Dorothy Rice played a key role in everything from the creation of Medicare to the tobacco industry settlement.
In the early 1960s, few women occupied high positions in government, fewer in the field of economics and fewer still who didn’t have a post-graduate degree. Dorothy Rice, who died late last month at age 94, was all three. As captured in recent Washington Post and New York Times obituaries, she played a major role in the 1965 creation of Medicare and paved the way for the 1998 tobacco industry settlement of the decades-old cancer wars.
Rice’s jobs as a numbers and policy analyst took her to the Social Security Administration, the National Center for Health Statistics, the Public Health Service and the Labor Department.
It was while at SSA that she wrote a seminal study on aging that threw light on the reality that half the population 65 or older had no health insurance and, in many cases, no money to purchase a product that is more needed by the elderly than the young.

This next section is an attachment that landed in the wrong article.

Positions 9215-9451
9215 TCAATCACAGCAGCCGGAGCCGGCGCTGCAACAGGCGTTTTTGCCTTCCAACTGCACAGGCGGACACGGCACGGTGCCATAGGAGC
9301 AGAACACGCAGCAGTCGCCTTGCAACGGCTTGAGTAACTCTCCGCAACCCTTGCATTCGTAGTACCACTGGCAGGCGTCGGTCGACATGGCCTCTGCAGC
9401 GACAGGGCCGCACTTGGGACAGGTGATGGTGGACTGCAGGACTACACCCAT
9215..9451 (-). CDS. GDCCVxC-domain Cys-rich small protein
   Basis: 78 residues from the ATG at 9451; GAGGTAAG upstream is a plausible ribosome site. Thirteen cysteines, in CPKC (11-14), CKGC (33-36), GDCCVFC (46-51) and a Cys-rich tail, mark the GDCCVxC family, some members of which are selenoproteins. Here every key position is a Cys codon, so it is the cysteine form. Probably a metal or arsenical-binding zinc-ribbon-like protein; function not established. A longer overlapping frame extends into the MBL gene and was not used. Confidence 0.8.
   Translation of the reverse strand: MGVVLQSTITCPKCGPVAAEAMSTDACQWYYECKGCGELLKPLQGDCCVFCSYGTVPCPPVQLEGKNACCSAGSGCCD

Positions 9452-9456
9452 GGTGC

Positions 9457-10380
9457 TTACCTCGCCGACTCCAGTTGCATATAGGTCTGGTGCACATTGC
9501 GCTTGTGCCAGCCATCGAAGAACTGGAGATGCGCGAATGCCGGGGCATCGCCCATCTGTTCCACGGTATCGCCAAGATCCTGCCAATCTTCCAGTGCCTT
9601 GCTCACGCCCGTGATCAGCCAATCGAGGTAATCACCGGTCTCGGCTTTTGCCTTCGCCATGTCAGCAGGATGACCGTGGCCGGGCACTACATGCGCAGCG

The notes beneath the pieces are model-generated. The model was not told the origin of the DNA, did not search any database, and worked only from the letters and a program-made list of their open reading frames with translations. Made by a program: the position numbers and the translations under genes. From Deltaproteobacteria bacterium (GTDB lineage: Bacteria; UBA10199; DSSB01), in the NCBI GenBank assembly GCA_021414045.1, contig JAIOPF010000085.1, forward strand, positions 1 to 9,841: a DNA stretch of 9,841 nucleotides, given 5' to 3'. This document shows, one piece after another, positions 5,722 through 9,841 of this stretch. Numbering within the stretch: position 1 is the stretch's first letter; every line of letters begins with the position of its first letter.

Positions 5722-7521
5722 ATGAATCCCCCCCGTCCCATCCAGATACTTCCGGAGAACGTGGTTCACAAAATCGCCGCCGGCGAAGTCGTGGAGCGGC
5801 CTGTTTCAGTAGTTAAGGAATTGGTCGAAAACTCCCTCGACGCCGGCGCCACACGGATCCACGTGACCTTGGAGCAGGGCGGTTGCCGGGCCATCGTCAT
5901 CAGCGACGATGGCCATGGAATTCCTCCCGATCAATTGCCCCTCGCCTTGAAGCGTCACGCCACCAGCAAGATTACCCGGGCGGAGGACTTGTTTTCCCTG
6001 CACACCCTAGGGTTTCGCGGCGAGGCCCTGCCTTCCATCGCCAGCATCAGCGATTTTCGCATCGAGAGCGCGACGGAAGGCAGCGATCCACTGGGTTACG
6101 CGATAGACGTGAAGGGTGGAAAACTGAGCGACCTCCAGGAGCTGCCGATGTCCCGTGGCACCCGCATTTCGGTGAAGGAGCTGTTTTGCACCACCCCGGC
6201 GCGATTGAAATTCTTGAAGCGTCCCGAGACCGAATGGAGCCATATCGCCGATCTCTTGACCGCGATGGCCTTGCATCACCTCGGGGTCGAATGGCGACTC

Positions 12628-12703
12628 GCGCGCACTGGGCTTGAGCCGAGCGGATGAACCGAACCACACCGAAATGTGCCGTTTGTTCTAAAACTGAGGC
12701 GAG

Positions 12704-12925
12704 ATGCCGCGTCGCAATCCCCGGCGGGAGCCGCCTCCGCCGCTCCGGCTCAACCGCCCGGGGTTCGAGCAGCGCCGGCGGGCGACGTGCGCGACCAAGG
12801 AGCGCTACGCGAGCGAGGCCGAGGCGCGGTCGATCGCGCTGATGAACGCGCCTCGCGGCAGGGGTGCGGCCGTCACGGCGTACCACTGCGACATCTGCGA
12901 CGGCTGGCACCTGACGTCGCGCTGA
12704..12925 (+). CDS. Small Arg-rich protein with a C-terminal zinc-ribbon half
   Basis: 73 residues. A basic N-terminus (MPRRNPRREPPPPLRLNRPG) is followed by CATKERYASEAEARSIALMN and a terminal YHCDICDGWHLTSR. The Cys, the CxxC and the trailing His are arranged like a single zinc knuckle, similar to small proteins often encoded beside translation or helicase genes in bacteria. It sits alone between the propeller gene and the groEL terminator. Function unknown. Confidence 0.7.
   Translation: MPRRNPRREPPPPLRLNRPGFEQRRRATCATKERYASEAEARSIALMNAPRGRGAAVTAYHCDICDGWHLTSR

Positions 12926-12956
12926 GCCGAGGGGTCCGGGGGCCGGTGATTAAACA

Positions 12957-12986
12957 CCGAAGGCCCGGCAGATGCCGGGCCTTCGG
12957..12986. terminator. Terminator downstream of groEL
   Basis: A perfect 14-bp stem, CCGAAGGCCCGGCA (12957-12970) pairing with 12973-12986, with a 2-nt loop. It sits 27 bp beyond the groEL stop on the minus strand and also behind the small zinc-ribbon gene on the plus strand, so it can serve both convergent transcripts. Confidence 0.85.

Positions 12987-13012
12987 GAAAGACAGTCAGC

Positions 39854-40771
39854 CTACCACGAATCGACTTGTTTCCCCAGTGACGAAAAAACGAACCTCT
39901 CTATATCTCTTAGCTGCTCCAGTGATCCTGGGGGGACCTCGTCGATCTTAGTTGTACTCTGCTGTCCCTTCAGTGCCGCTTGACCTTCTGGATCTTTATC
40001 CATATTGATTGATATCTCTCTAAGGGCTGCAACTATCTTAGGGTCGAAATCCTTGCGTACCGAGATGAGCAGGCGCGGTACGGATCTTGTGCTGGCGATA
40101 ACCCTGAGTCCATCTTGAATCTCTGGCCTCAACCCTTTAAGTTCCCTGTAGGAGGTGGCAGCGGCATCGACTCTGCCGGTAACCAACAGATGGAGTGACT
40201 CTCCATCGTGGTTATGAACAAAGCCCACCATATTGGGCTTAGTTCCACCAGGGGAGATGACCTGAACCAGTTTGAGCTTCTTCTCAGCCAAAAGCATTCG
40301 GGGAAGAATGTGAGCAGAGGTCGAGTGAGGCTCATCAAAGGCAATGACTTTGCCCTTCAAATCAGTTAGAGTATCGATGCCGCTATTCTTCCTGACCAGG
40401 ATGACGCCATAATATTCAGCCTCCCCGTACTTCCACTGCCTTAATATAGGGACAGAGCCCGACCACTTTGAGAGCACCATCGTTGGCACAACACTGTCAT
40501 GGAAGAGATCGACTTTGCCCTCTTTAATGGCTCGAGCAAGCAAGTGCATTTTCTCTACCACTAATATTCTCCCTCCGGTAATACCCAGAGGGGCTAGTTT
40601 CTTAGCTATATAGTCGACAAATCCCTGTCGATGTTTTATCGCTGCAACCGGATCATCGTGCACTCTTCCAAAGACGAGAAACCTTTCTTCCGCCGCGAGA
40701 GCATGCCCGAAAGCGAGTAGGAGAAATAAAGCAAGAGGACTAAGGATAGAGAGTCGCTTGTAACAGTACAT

In the 1980s, while at the University of California at San Francisco, Rice and colleagues conducted groundbreaking research documenting the cost of smoking-related illnesses. Her calculations eventually figured in the settlement agreement in which tobacco marketers agreed to pay $206 billion to states over 25 years.
When Rice studied at the University of Wisconsin, she took courses with noted economists Milton Friedman and Edwin Witte and received encouragement from her late brother, Joseph Pechman, who would go on to direct the economics program at the Brookings Institution.
The rest, you can be certain, she did on her own.